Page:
It turned out that the emoji updates were the problem. The new regular expression was slowing job log processing to a crawl. I didn’t notice the higher CPU load because our automatic load balancing had simply spun up more machines to handle it, and the graphs I was looking at charted CPU load per machine! 😅
This graph I’ve since added to our metrics would’ve told the real story! A red dotted line shows load across all our infrastructure, and each coloured section how many of a particular type of host we have running. You can clearly see a spike from around 14:00 to 17:00!
The changes were quickly rolled back so they could be reviewed.
The first thing I did was check how much of a performance impact the changes had. I quickly whipped up a benchmark against the original code, and compared it to my updated code.
It demonstrated a 99.4% performance decrease. Ouch.
It turned out that the large increase in emoji complexity was causing our replacements to take a lot longer to process.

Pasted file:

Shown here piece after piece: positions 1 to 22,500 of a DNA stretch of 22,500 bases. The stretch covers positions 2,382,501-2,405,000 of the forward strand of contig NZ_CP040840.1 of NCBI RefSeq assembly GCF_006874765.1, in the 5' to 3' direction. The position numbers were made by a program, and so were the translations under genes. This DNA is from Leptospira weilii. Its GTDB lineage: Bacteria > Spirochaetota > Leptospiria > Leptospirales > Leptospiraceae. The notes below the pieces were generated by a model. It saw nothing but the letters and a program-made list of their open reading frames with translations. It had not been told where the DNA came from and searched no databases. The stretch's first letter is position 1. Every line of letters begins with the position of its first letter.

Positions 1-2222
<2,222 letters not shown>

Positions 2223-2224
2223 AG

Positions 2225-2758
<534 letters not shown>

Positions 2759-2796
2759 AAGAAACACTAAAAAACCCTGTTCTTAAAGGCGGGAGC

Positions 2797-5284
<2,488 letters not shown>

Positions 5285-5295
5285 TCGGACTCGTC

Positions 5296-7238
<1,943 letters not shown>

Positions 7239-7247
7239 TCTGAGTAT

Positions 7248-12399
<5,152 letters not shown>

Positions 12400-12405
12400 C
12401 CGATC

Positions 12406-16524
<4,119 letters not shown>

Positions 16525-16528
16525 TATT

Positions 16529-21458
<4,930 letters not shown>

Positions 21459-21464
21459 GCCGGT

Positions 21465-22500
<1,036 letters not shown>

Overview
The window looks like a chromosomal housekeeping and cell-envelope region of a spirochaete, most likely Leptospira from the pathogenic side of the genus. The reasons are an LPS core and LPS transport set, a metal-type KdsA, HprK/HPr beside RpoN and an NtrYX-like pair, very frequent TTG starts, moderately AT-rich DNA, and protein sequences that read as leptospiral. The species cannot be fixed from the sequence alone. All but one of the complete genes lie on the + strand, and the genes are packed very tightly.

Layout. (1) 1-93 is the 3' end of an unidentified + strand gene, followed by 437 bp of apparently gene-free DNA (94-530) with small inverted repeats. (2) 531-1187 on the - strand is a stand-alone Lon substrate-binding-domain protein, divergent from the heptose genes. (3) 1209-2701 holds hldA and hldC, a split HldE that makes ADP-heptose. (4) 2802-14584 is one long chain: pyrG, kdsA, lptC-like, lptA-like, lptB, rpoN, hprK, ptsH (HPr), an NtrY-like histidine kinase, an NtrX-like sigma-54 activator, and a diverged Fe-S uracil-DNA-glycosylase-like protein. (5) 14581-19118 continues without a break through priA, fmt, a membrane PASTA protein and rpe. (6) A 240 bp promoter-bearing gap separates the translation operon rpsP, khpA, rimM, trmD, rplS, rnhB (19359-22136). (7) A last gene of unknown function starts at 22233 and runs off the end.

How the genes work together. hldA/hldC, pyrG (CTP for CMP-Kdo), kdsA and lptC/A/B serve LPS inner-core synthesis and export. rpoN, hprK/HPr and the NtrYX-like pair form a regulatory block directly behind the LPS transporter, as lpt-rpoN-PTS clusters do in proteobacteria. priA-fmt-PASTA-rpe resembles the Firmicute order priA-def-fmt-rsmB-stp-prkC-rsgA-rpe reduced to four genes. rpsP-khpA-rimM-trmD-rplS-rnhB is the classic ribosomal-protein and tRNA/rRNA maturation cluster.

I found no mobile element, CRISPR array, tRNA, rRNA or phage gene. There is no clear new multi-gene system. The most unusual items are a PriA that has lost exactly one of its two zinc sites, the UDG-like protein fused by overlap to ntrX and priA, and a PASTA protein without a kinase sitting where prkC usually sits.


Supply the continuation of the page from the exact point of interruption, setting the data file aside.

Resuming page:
The changes include handling for over 700 new emoji, as well as updates to the handling of diverse families, which are made up of several characters each. The regular expression thus has to handle multiple permutations of many of these emoji, along with their placement in those sequences.
Looking at the changes, the first thing that stuck out was the regular expression itself.
The regex I had settled on for the Ruby side of things was actually a concatenation of all known emoji characters and permutations, in one big regular expression “or”. This meant that the regular expression was as computationally complex as is possible, as it has to check every single possible emoji character or sequence which exists!
My first instinct was just to copy the regular expression the front-end uses, which I knew to be accurate and fast, but unfortunately it isn’t compatible with Ruby’s regular expression engine! This, it turns out, is because of our old friend text encodings!
In Ruby, on the other hand, every string is UTF-8, which handles multi-byte emoji as a single character. Given that
My first attempt to work around this was performing regular expression replacement on